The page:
“But to speak today, when I am required to recite ‘All who are hungry, come and eat with us?’ No, Erna, that is too difficult for me. I am only human. I shall have to confess to them that we have no more supplies, not even for the most sick and debilitated. And as it looks now, we cannot expect any new food deliveries for the time being.”
“But that is exactly why you have to speak. The Haggadah verse you just cited will have to be the keynote for your talk,” answered my wife in her customary quiet and persuasive manner.
We had been invited to participate in the Seder in the children’s barrack. In the evening, I visited all the barracks in our section (Bergen-Belsen was divided into nine sections, isolated from each other by barbed wire), and what I said went something like this: “It is true that it is a paradox to recite the Haggadah verse ‘Come eat with us’ when the opposite is the case here. We all are hungry. We in the leadership cannot get anything for you; our food situation looks hopeless. I cannot give you bread, all I have is words to persuade you to have courage. Hold out five minutes longer. These are the last five minutes, we can feel it, even though we have no newspapers or radio. We are among the very few European Jews who might possibly survive extermination. We must stick it out because we have an obligation to take part in the rebuilding of the Jewish people. We have seen many nations perish, and the Jewish people has outlived them all. Even after this war, with all our personal sacrifices, the sun will shine for us again.”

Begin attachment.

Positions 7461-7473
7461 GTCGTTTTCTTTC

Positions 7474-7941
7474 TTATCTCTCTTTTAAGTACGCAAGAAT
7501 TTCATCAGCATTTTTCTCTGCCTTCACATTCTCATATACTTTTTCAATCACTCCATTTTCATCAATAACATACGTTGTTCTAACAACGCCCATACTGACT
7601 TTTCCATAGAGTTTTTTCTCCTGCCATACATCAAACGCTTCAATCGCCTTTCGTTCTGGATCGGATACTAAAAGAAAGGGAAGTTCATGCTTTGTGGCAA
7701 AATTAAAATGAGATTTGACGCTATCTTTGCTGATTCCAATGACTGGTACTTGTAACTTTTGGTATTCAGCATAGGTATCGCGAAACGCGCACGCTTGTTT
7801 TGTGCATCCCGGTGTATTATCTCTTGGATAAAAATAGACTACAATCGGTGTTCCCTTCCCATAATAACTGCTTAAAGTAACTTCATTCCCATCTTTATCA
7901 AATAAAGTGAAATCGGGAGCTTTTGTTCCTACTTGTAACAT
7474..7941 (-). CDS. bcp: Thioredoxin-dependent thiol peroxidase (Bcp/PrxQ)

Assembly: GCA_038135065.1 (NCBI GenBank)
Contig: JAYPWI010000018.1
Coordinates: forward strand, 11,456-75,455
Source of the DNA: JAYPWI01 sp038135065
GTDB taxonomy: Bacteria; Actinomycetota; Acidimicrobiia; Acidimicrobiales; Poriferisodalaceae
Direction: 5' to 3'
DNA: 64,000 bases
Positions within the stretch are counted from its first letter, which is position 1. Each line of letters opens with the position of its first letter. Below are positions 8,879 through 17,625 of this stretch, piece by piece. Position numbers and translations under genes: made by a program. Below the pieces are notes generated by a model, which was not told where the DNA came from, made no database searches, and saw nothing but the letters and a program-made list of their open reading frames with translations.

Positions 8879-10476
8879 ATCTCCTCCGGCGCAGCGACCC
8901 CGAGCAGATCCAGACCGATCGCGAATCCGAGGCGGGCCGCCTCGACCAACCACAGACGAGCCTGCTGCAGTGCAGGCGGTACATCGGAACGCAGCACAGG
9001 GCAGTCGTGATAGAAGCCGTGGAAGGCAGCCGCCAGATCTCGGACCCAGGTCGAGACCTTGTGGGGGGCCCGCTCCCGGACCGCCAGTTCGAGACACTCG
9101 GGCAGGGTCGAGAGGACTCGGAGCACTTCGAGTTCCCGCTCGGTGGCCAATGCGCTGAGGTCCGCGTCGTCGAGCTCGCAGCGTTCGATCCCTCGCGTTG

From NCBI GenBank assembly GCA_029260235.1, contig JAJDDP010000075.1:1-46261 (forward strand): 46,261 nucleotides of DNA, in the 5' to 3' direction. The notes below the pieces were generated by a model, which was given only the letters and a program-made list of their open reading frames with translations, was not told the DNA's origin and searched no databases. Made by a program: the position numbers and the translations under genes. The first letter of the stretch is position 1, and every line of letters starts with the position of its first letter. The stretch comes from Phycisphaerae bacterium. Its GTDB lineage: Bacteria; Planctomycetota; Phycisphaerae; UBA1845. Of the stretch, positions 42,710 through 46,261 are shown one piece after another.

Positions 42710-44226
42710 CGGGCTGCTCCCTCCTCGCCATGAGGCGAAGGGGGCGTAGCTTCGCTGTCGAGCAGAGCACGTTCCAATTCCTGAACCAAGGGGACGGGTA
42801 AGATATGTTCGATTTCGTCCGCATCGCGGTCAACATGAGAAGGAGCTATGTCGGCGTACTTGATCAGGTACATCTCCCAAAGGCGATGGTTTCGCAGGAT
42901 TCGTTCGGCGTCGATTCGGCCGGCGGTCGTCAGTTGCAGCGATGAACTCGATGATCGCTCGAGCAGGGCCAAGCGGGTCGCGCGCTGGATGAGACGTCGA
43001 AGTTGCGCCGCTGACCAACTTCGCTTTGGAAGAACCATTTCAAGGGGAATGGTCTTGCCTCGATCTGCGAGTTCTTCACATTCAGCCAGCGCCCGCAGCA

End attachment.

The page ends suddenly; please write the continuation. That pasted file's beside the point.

“At first I was scared to tell you this tonight. But, on entering your barrack, I saw candles burning on the few available tables, on the bunks, in the aisles, and small groups conducting a Seder. Speaking then became easy for me, because I can tell that you feel
the same way.”
At the end of my speech the listeners responded with a loud “Omeyn” from the Ashkenasim and “Amen” from the Sephardim, in every one of the barracks. After ten such speeches I arrived at the children’s barracks where they had been waiting for me before starting the Seder. Here everything was a complete surprise, and as I write these lines today I am filled with pride at what Jewish adults were able to do for Jewish children despite all the humiliation and suffering.